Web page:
For the next few months, we’re sharing some of our favorite conversations from the podcast’s archives. This week’s segments first appeared in 2010 and 2020, respectively.
Jennifer Egan’s latest novel, “The Candy House,” is a follow-up to her Pulitzer-winning novel “A Visit From the Goon Squad,” which came out in 2010. That year she appeared on the podcast and told the host Sam Tanenhaus how she had gone about organizing the book’s centrifugal structure: “What I was really interested in was trying to move through time and work with the difference between private and public. We see people and they seem to be easily categorizable — sometimes they seem like types. And I loved then taking that person that we had seen peripherally and showing us that person’s inner life in a really immediate way,” she says. “It happened very organically. … I just followed the trail of my own curiosity.”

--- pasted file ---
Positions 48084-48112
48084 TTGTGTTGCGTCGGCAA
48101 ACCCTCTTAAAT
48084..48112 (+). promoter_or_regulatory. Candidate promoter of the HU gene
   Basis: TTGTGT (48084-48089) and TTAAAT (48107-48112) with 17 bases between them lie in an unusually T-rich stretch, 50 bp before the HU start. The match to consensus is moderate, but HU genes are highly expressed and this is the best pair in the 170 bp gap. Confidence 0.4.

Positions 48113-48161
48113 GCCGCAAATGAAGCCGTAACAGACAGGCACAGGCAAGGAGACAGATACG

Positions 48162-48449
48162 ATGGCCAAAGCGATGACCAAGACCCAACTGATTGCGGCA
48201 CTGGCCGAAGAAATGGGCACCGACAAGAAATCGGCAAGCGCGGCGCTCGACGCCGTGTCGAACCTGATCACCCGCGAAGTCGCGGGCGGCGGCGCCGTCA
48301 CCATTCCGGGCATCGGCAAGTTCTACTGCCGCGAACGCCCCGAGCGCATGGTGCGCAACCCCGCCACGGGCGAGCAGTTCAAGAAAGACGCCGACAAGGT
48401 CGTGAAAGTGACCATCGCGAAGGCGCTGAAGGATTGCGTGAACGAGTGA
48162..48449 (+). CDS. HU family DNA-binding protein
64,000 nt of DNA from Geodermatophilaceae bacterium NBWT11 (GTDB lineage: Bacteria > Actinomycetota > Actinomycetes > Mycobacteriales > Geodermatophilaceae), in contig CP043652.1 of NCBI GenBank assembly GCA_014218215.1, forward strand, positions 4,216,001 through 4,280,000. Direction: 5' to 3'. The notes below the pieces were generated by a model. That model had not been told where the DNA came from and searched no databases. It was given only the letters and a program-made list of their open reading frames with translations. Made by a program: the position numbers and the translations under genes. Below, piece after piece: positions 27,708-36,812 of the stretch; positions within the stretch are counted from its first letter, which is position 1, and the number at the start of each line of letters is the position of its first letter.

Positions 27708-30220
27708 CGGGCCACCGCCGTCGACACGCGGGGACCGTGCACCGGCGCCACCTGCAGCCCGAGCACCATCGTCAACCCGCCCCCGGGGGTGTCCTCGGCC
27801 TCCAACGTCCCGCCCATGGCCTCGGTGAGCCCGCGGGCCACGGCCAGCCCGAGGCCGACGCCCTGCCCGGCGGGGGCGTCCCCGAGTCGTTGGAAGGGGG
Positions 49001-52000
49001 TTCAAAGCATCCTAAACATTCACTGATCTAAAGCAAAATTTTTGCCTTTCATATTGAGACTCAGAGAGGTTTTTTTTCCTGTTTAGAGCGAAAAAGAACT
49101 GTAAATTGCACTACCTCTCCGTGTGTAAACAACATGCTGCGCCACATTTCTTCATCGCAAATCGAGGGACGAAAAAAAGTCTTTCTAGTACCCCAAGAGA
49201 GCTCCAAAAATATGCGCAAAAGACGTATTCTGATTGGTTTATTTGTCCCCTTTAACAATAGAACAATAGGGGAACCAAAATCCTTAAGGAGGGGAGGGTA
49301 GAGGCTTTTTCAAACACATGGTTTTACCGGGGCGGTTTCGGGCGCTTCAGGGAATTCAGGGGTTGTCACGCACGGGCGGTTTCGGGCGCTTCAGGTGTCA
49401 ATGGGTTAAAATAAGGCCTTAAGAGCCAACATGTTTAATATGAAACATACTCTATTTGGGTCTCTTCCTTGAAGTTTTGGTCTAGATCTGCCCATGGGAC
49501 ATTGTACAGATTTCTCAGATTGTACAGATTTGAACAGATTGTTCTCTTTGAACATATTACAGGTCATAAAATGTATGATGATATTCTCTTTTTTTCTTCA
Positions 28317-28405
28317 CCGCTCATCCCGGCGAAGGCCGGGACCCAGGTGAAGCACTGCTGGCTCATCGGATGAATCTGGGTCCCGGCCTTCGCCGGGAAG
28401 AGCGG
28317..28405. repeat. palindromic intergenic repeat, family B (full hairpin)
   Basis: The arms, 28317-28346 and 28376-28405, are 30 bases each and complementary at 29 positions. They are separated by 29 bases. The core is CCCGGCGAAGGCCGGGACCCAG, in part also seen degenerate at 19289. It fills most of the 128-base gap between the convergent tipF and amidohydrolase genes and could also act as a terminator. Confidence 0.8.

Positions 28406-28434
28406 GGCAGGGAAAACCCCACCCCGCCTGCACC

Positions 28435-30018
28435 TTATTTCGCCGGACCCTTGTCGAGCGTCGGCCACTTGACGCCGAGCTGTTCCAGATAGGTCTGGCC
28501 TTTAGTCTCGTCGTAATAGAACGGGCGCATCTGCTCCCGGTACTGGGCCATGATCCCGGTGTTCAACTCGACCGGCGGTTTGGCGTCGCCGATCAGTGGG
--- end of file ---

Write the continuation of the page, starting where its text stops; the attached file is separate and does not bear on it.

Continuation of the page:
Also this week, we revisit the actor and writer Stephen Fry’s 2020 conversation with the host Pamela Paul, in which he discussed topics including Oscar Wilde, Fry’s own love of language and his book “Heroes: The Greek Myths Reimagined.” “It’s a miraculous thing about Greek mythology that there is a timeline and a chronology,” Fry says. “It’s probably reverse-engineered by Hesiod and Homer and the later poets, obviously. But nonetheless, it has a shape, a beginning and an end, which other mythic structures don’t seem to have. And they’re so deep in the — I hesitate to use such a cliché, but I can’t avoid it — in the DNA of our own culture and art that it’s part of who we are.”
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